Blogging Futures Prompt 2


For the second prompt of the Blogging Futures course, we want to explore the question of infrastructure of blogs.

The discussion has shifted to thinking about how we assess the infrastructure of blogs. This entails not only the infrastructural framework of writing on the web but the mental framework behind it too.

So why is it important to focus on the infrastructure of blogs? Is there anything that can be done to the form of blogs themselves or does it all happen on the infrastructural level? What kind of mental frameworks do you see as being useful to moving ahead with writing on the web? What kind of infrastructural frameworks (blogchains, etc.) do you see as promising?

Along with these questions, there are some thoughts about this topic from the previous entries in the blogchain that could serve as prompts for your own reflection.

Happy writing!

So here’s a prompt, a call to action or a request for blogs – where’s the new infrastructure layer across blogs that helps the New Blogging scenius attract and retain a New Blog Reader scenius?

Could it be aggregators? (e.g. https://newmodels.io/ or https://indieweb.xyz/)

Could it be blogchains?

Could it be the republic of newsletters?

What do you think?

— Tom Critchlow, New Blogging 2 – Open Blogchains

We have a pretty powerful base set of tools for creating relationships, email, links, and to a certain extent social networks like twitter. What's missing is a mental framework for experimenting with social structures the way we experiment with content, and a set of models for thinking about creating doorways.


What's needed to enable it isn't a single tool or platform, but a shared culture and approach to designing little tiny social shims.

— Jared, Paradigms for blogging social infrastructure

But we can also identify blogging by something less tangible, more of a stance or ethos for written exploration. I tend to think of blogging as “thinking out loud”, a combination of personal essay, journaling, brainstorming and public memo [...] [F]ramed this way, by shared ethos, I think blogging can manifest in a many different shapes than we’re used to, and open up some potent possibilities for collaboration and dialogue.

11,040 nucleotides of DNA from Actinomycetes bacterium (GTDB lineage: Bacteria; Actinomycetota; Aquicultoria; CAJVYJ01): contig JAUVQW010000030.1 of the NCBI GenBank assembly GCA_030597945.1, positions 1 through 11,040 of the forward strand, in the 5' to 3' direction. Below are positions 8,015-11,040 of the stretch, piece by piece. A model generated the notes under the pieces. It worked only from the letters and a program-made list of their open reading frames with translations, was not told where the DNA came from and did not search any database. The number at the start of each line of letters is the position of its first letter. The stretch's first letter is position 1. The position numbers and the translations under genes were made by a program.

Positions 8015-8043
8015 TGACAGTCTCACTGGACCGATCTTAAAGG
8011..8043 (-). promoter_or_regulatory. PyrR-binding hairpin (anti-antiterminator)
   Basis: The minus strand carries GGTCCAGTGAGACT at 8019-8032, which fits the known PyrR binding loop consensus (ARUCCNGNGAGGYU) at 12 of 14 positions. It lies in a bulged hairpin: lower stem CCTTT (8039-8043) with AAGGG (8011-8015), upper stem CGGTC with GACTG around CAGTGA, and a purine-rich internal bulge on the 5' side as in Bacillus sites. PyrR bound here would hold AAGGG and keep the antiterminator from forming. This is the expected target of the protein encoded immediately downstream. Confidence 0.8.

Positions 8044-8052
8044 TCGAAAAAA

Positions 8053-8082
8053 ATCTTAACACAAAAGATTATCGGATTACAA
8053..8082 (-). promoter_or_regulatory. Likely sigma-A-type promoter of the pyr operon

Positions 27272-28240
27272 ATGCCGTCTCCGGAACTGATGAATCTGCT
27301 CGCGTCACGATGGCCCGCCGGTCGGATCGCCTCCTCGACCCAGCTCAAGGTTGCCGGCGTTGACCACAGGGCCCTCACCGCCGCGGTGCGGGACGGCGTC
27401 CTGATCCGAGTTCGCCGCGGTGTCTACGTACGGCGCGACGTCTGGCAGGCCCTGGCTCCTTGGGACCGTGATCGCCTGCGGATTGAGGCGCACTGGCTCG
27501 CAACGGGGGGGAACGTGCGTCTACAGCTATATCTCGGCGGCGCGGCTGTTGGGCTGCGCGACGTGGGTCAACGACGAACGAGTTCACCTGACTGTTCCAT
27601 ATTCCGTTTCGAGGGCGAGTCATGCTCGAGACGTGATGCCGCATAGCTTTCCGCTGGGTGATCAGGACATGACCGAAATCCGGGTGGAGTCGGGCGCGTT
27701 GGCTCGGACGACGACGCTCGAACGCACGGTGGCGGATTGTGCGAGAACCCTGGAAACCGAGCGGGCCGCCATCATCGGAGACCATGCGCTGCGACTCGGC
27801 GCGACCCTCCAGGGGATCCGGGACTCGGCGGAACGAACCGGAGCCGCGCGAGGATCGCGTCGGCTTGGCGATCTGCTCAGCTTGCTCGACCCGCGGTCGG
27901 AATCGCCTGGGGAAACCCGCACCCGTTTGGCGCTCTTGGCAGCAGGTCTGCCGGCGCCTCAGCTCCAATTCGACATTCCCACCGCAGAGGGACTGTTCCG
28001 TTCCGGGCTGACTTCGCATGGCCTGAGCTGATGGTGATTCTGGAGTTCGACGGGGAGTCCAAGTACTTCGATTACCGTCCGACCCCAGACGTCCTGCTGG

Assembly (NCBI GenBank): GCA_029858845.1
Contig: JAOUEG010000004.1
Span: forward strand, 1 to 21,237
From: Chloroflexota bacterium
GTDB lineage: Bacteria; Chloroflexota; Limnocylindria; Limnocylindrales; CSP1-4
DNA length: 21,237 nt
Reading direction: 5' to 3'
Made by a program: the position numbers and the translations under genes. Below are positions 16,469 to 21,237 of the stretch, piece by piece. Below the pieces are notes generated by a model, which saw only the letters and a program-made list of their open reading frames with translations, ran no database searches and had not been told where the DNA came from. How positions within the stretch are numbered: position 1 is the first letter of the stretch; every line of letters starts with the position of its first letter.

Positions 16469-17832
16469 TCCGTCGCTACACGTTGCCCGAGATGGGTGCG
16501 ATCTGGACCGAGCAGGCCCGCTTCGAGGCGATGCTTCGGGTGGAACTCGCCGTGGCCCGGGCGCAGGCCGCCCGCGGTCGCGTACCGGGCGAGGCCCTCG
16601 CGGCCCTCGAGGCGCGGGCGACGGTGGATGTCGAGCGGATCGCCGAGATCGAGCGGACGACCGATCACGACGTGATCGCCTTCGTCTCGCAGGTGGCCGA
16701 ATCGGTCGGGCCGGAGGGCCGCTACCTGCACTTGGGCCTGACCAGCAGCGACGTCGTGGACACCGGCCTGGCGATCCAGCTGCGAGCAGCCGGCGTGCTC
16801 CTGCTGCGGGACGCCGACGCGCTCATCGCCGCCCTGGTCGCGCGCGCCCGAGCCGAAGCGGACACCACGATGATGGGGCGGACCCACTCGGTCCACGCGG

Baroque, brutalist, Borgesian — let’s build some blogging megastructures.

— Brendan Schlagel, Proposal for Near-Future Blogging Megastructures

Having a useful mental framework should, like punk, enable everyone and anyone to create what Tom calls “Minimum Viable Structures” – ways that we can experiment with blogging infrastructure. It does not have to be technical. It does not have to be fully functional. It can be messy. The point is that we can iterate on it over time, using our mental framework as an inner compass to slowly navigate more towards true north.

I wonder how this ethos can be more fully developed.

— CJ Eller, Towards an ethos

I propose paradigm of metacognition where every action is a method or tool for thought. The model however has another layer. Since thought exists as patterns of neuronal activation, our thoughts are influenced not only by our actions, but also our internal and external environment. Writing might structure your thought in certain ways, but where you sit to write can either serve to inspire or distract from the process.

Back to blogging futures, I think that this blogging chain creates a synergy between processes of both writing and conversation. The distilled, structured thought of writing, combined with the collaborative thought of conversation. Perhaps new ideas can emerge from this conver-writing that would have been difficult or impossible to think through just conversation or writing alone.

— Azlen Elza, Writing as Distilled Thought